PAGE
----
Guidelines on child sexual abuse and exploitation

One of the hardest things for us to accept and understand is the fact that there are people who do sexually molest or abuse children. The facts, however, are undeniable: Sexual victimization is a very serious problem. Given the number of children who attend our camps each summer, we can no longer deny the existence of this abuse, nor can we deny our responsibility to report suspected abuse to the child protective services.

The laws in many of our provinces require that any professional who is responsible for the care and supervision of children must report cases of suspected child abuse to the proper authorities. These laws carry criminal and civil penalties for failure to comply. We suggest that you contact the reporting agency in your province to determine your legal responsiblities for reporting. You may want to invite a representative from that agency to a staff training session.

There are several situations that you may encounter involving suspected child sexual abuse in your camp: 1) a camper who indicates, through behaviors or statements, the he or she was sexually abused prior to coming to camp; 2) a camper who claims that he or she was sexually molested while at camp; and 3) a minor camp staff member who may have been sexually abused at home or at camp. All of these situations require your immediate attention and action.

In cases of previous sexual abuse, you must report the suspected abuse, even if it may have occurred in another province. The child protective services in your province can arrange for their counterparts in the other province to investigate. If the child claims that someone other than a parent or step-parent was the molester, you may want to notify the parent yourself. The notification of the parent will require a great deal of sensitivity and is best done in person, perhaps by the family physician.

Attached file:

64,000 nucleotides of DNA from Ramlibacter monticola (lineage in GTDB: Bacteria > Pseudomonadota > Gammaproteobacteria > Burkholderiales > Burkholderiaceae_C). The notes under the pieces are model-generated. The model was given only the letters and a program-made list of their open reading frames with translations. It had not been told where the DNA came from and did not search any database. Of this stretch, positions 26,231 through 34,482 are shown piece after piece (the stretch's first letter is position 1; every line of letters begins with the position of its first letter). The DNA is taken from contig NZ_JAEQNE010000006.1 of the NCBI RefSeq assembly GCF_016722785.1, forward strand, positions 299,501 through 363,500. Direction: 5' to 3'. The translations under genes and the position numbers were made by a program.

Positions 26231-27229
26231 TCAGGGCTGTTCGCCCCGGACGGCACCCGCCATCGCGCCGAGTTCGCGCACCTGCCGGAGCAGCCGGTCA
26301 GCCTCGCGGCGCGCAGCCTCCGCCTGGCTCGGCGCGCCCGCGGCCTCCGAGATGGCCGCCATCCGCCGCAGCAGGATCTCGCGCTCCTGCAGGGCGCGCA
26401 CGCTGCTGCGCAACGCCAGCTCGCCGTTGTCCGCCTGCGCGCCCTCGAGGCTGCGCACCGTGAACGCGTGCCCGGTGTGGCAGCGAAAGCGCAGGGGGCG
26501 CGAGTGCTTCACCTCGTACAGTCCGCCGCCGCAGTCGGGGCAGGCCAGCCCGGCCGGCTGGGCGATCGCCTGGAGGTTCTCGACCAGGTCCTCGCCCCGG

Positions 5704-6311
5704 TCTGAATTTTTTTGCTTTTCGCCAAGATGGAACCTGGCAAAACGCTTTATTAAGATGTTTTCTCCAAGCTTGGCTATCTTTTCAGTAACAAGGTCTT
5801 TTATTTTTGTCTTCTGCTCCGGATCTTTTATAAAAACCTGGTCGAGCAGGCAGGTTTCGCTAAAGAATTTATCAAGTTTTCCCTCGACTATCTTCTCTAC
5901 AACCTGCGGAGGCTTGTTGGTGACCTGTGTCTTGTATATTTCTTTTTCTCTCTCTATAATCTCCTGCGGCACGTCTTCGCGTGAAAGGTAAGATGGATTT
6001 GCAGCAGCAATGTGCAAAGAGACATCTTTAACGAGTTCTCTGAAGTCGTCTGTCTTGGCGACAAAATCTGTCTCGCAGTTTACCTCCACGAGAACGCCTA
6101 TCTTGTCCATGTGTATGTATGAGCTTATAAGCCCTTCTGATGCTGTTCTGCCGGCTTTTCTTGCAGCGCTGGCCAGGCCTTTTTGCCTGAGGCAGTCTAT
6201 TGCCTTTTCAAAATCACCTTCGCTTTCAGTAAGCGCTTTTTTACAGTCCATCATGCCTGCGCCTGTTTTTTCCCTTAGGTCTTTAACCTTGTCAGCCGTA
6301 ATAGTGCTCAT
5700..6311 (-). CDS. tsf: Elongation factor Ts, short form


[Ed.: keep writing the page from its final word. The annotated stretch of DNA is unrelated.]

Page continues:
In cases of sexual abuse at camp, it is especially important to make a prompt report. Your camp staff should be informed during the pre-camp training that any criminal conduct involving the camp staff will be reported to authorities - especially any conduct in which the health or safety of the campers may be threatened. Make it very clear to camp staff that inappropriate behavior of any kind will not be tolerated.

Do not be afraid to report abuse to the authorities. Also, it is not enough simply to fire the abuser - you must prevent him or her being hired by someone else. These cases deserve to be pursued through the criminal process and, if the evidence supports the allegation, strict sanctions applied. Only in this way can we truly protect our children.

We all want the experience at summer camp to be a happy, carefree one for our children - one in which boys and girls experience independent living, develop an appreciation for nature, and work on their social skills. In order for us to provide our children a carefree environment, however, we as adults must act responsibly and face the fact that child victimization and sexual abuse are harsh realities. A realistic approach to child safety is essential to protecting those for whom we really care.